• Longing for your former figure can prevent you from finding true happiness today. According to a February 2003 study in the American Journal of Psychiatry, a fear of failure drives many women to squeeze back into their skinny jeans. Instead of embracing who they are today, they won’t accept, love or reward themselves until they reach “perfection.” Many women believe that fitting into their skinny jeans can bring joy and happiness back into their lives, but simply holding on to those skinny jeans may be feeding their inadequacies.

With the media and Hollywood constantly inundating us with suggestive images about the perfect body, it isn’t surprising for countless studies to reveal that more women suffer from poor body image than men do. So how do we reverse this trend of negative body image?

Every February for the past 21 years, the National Eating Disorder Association has held a National Eating Disorders Awareness Week. NEDA works tirelessly helping women to develop a more positive body image. In 2008, the theme for the week was “Be comfortable in your genes. Wear jeans that fit the TRUE you.” Women were encouraged to donate their skinny jeans to release themselves from the constraints of longing to be the size they once were, therefore creating a sense of self-acceptance.

No one should allow the size of his or her clothes to determine their self-worth. Much like your weight, a clothing size is just a number, and sizing varies wildly from brand to brand. It’s much more important to wear clothes that flatter and fit you, regardless of what the tag reads. Sometimes, simply wearing a well-fit pair of jeans can boost your confidence. Refusing to buy a larger size, even though it’s more comfortable and flattering, or squeezing into a smaller size, even though it’s too tight, can make you feel worse about yourself.

Today, I encourage you to open your closets and drawers. Gather everything that doesn’t fit you TODAY, especially clothes that are too small. Free yourself from the past and the silent criticism of your skinny jeans once and for all! Here are some ways you can get rid of your old clothes instead of sending them to a landfill:

  • Donate your clothes. Local shelters, Goodwill organizations and other nonprofits usually accept gently worn clothing. Giving back to the community allows us to help those who need our assistance, so this is a win-win.
  • Resell your old clothes at a consignment shop or online (eBay and craigslist are good ideas). You could make a few extra dollars, and you might find a deal on some “new” things in the size you currently wear. While many women don’t want to buy new clothes until they’ve reached their goal weight, feeling pretty and attractive is important for everyone, here and now. You deserve to feel good about yourself and your wardrobe every day.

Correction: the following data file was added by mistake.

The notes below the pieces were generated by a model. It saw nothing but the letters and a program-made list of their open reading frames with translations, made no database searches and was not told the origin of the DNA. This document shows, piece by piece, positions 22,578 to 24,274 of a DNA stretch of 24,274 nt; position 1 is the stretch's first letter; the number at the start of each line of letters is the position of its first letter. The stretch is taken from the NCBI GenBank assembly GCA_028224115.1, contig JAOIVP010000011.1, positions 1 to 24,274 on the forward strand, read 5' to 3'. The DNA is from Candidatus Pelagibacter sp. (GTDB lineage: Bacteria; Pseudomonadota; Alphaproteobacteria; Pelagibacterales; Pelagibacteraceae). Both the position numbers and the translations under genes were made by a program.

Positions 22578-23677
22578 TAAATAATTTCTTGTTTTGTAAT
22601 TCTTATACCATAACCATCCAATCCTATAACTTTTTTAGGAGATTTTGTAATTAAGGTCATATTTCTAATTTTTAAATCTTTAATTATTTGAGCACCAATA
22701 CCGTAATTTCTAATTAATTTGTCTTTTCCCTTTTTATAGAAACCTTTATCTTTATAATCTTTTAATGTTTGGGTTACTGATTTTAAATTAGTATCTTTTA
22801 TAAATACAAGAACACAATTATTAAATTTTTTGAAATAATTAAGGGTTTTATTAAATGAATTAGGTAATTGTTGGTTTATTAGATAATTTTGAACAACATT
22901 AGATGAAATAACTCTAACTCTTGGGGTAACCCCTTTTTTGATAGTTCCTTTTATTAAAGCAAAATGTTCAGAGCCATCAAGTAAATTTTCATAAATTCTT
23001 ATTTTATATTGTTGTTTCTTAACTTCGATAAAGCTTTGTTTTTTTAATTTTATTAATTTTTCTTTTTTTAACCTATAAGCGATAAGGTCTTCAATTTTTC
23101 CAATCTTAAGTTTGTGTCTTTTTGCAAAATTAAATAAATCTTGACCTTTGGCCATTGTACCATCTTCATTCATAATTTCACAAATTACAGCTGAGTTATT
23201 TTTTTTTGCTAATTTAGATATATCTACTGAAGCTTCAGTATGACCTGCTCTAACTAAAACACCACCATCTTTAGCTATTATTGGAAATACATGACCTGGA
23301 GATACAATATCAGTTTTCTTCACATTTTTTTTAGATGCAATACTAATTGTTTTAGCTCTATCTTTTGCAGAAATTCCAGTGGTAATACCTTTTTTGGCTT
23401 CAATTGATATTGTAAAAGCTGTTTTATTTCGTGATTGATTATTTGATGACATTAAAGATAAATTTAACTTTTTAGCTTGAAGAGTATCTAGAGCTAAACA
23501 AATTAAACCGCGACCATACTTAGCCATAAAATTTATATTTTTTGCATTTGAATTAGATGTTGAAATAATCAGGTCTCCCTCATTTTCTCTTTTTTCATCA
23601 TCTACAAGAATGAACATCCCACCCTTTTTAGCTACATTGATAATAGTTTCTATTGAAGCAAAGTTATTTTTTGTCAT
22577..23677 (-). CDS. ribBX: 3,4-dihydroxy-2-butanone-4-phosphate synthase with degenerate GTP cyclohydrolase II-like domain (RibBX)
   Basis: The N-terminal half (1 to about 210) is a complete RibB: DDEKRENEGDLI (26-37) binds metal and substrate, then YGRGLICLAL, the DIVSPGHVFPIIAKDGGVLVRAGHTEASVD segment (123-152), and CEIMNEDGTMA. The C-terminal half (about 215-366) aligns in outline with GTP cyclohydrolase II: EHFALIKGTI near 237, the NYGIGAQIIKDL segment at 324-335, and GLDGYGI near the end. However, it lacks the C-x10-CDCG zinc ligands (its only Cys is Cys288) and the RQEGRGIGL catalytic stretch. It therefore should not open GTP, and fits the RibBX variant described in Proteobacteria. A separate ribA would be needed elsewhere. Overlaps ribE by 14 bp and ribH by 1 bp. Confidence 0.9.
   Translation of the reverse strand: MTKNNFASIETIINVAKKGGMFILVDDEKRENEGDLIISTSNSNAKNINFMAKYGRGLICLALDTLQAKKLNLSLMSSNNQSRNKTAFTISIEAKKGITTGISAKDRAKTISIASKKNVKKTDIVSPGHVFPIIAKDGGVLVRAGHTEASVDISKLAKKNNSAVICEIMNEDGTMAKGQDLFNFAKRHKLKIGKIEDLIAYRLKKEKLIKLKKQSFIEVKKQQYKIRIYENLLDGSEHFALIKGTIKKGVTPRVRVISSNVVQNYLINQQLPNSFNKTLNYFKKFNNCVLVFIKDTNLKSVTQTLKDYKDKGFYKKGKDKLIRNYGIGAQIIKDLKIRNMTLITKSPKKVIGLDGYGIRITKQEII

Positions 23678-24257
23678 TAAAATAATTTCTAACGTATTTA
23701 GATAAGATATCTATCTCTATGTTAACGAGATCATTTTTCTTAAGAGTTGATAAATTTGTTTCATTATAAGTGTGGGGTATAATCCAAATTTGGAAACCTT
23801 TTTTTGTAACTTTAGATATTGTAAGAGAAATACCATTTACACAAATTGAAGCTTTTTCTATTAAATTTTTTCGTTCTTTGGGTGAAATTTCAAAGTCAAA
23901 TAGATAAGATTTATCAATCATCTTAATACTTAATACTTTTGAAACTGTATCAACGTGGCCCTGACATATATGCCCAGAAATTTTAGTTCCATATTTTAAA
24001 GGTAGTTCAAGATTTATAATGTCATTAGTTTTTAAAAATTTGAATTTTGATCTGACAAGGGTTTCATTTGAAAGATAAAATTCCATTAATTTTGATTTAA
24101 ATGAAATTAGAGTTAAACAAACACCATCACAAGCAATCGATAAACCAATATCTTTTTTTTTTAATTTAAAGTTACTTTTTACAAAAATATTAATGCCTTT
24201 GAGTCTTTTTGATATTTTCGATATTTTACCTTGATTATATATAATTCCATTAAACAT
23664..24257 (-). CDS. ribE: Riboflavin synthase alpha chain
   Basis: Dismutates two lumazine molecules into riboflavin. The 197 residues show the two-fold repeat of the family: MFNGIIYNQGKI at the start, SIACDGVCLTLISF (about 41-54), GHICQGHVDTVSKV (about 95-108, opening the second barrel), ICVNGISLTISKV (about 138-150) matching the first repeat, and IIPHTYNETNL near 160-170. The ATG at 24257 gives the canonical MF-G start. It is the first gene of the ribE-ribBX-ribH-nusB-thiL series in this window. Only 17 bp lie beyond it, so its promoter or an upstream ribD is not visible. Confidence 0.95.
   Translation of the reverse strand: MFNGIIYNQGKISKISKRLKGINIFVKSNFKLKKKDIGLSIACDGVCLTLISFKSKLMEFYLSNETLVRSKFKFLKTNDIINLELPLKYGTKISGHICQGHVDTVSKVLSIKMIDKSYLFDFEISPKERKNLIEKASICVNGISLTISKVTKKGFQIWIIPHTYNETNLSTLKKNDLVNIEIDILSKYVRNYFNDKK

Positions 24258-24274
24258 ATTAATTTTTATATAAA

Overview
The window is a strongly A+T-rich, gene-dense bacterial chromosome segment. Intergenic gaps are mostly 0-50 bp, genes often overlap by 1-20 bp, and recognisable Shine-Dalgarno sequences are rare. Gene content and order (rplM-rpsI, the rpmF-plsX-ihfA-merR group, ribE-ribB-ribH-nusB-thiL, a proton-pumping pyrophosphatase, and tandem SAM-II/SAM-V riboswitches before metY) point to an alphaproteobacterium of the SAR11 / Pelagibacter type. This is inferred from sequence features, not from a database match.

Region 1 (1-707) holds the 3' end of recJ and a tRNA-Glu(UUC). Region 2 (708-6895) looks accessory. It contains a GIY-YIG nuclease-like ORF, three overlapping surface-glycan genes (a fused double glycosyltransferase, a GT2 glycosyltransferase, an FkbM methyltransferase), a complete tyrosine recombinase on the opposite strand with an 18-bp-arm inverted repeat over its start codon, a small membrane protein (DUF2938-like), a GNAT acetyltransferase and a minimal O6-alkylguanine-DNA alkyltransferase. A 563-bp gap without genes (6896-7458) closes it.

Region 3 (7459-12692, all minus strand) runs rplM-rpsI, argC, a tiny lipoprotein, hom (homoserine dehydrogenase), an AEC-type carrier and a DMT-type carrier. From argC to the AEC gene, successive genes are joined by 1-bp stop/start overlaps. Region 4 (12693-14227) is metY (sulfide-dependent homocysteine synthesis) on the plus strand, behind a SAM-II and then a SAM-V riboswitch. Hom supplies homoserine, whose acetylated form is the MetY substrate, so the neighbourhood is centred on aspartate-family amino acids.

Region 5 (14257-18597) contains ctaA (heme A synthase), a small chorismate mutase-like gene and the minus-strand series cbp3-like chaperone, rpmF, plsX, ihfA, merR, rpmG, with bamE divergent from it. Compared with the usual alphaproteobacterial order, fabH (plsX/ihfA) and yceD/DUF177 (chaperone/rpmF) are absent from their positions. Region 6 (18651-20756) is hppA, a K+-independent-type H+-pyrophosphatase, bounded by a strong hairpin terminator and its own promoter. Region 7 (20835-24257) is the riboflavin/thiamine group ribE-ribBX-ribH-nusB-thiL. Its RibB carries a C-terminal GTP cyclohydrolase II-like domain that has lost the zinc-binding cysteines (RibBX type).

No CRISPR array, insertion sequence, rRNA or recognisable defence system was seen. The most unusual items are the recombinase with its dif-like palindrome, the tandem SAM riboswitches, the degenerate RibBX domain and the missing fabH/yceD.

When I finally let go of my old clothes, I realized that I was not the clothes and the clothes were not me. These days, when I open the closet, I don’t see all the clothes I can’t wear and think, “What if?” Now I open the closet and think, “What will I wear today?”

Letting go of your skinny jeans can release you from the past—and the unrealistic expectations that you may have put on yourself. By living in the present, you can accept yourself and your life at this moment. It allows you to move ahead in your life with dignity and self-respect. By focusing the positive and looking forward, you build greater confidence, which can increase your chances of success.

Alert – Dangerous over-the-counter diet pills

Today’s New York Times carries an article about the dangers of so-called “dietary supplements,” sold at places like GNC and the Vitamin Shoppe, whose makers and advertisers falsely claim they are effective and safe for weight loss. They are neither.

An excerpt:

In a continuing investigation that has prompted consumer warnings and recalls by some distributors, the F.D.A. has determined that dozens of weight-loss supplements, most of them imported from China, contain hidden and potentially harmful drugs. In the coming weeks, the agency plans to issue a longer list of brands to avoid that are spiked with drugs, an F.D.A. spokeswoman said.

Besides StarCaps, which were made in Peru and which Balanced Health Products, the American distributor, has voluntarily withdrawn, the agency’s warning list includes more obscure pills sold under the names Sliminate, Superslim and Slim Up, among many others. So far, the F.D.A. has cited 69 tainted weight-loss supplements.

“A large percentage of these products either contain dangerous undeclared ingredients or they might be outright fraudulent on the ingredients and have no effect at all,” said Michael Levy, the director of the F.D.A.’s division of New Drugs and Labeling Compliance. “We don’t think consumers should be using these products.”